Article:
I am walking the same path that many bloggers have faced… a lull. An absence. A gap. A disappearance. After my first months at this journey of regular writing, I have learned:

a)      That I enjoy writing very much

b)      That it takes time

c)       That I have to let things go to add in the new things

I have a busy practice, a daughter, a farm, a travel schedule, and 30 employees who work with me and call for my time and attention. Thanks to my role as business owner (who wears many hats!), a mom, and a partner, life can get pretty complicated.

Just today, for instance, I led a staff meeting, worked out a plan for our new website and new server, guided a lactation case review with a high degree of medical complexity, gave professional guidance to two practitioners, supported several clients, and set up my new iPad. In the midst of all that, I finished and delivered a gingerbread house that my daughter and I created for an upcoming competition, made a sign for the event, frosted cupcakes for her birthday, and cleaned up after a destructive puppy. (Then I wondered if a group of 10-year olds would really care about cleanliness of my house as we got ready for my daughter’s slumber party.) Then, in my spare time, I had a disagreement with my partner and a philosophical discussion with my daughter about ego and the pendulum of thinking too little of herself or too much of herself.

I was thinking about the mayhem of my day after a conversation I had with a client, who is a new mom. She sobbed through our conversation. She has a mood disorder, a 6-week-old baby, a mother who recently had a stroke and lives across the country, and who just moved into her new home a week ago. She kept saying that she didn’t understand why she felt so badly. There was a period of time where she felt more herself after responding to some medications, but now she was fearful that this feeling of being so overwhelmed meant a nosedive in her progress toward wellness. She repeatedly told me that other mothers seem to be able to handle life so much better.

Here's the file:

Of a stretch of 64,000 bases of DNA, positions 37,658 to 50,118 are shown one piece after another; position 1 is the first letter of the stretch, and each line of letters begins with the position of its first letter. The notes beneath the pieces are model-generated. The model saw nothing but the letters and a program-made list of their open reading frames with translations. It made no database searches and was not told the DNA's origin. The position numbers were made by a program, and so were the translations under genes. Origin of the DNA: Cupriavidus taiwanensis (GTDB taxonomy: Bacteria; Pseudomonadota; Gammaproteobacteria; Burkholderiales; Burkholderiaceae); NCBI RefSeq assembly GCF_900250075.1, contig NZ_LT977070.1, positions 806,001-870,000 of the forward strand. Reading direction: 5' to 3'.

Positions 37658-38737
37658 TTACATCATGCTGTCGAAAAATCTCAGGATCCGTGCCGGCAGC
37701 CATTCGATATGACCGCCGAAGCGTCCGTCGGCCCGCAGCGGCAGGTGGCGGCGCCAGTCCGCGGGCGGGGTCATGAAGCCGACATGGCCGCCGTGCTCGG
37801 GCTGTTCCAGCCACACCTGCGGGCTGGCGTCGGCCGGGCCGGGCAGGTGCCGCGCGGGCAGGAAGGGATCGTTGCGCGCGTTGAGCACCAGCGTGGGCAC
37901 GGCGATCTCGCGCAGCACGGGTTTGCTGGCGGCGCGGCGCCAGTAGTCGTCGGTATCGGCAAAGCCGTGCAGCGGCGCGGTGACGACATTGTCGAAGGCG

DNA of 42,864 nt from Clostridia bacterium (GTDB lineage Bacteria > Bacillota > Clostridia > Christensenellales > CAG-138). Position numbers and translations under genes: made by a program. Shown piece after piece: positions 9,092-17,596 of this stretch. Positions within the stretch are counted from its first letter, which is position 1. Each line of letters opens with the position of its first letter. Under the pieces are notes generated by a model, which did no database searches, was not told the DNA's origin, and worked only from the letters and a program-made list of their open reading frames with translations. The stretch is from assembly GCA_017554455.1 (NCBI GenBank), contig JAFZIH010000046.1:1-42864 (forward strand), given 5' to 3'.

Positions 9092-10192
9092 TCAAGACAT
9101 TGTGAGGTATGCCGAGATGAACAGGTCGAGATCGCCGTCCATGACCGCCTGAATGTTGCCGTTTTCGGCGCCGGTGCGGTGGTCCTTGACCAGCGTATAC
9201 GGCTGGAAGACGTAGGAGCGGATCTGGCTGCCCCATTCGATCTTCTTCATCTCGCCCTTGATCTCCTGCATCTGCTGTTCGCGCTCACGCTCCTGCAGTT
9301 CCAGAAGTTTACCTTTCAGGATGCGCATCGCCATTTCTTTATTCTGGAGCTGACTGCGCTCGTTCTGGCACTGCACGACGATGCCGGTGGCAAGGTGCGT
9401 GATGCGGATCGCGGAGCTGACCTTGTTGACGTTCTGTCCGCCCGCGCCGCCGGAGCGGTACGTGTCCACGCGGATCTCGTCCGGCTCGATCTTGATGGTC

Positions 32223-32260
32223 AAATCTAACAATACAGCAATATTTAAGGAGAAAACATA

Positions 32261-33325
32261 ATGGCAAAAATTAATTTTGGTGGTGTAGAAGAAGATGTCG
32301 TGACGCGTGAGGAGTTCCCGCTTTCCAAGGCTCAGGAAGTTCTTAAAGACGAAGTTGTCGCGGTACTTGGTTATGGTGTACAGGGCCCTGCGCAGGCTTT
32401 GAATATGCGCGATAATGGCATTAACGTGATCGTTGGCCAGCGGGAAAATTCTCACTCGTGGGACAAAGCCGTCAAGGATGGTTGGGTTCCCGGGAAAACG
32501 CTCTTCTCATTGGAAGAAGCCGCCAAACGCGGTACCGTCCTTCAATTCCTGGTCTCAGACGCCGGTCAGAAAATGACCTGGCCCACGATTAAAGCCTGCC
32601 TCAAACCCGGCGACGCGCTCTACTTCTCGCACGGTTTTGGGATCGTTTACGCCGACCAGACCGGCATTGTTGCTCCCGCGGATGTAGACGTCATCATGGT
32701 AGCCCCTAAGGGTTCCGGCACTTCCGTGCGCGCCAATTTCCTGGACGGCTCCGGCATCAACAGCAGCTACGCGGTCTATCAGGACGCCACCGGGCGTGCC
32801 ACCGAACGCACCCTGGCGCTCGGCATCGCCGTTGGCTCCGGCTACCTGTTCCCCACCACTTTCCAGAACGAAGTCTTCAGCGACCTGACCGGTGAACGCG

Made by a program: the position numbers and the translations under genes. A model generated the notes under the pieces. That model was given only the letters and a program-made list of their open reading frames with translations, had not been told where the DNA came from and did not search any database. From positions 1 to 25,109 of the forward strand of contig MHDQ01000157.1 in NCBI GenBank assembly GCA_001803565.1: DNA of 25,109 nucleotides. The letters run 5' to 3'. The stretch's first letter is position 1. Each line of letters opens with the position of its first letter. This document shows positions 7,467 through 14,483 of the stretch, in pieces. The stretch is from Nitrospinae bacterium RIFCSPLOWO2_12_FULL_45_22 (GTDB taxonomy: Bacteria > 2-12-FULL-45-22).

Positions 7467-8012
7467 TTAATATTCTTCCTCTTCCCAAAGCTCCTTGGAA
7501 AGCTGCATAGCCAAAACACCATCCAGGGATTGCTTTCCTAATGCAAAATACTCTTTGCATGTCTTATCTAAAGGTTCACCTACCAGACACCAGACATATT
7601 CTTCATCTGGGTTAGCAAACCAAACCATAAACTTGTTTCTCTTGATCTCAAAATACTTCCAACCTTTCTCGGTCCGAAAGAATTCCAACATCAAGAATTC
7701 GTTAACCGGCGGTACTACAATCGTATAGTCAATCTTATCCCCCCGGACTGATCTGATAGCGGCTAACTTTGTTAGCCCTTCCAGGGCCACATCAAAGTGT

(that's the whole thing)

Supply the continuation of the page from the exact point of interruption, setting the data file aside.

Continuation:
It all got me wondering: How is it that we come to have such high and unrealistic expectations? And how do we figure out what to give up, and what to bring in? How can we help our ego fall away, and how do we find that peace that comes with allowing ourselves to just “be”? How can we learn how to simply be our expansive, acceptable selves?

When I spend time writing, I enjoy the flow of it. But, I also recognize that in order to continue my writing practice, I needed to find a greater sense of balance in my life that allowed for creativity, curiosity and connection both within myself and with others. I needed a pause. I needed to find time.

I’m pleased to say that in this gap, this pause, I worked to focus on the infrastructure that would allow me more time. I hired some new and wonderful folks into my organization. I’m learning every day how to better delegate. I’m also learning how to more skillfully accept my limitations and to see through my habits of believing that if I do more, I am worth more.

In these months I spent more time with my family, more time in meditation. I’m learning to nurture a sense of joy rather than duty. I am shifting to accept that if it feels good, I should do more of it. And as I work on rearranging my life, I strive to create the space for more of what I love and practicing the skill of being present for it all.

Finding the space we need to nurture ourselves is never easy. In fact, it’s a moving target for most of us, most of the time. But, understanding the choices we make, the beliefs we hold, and making our “authentic self” a priority, we can find the space we need to find our balance.

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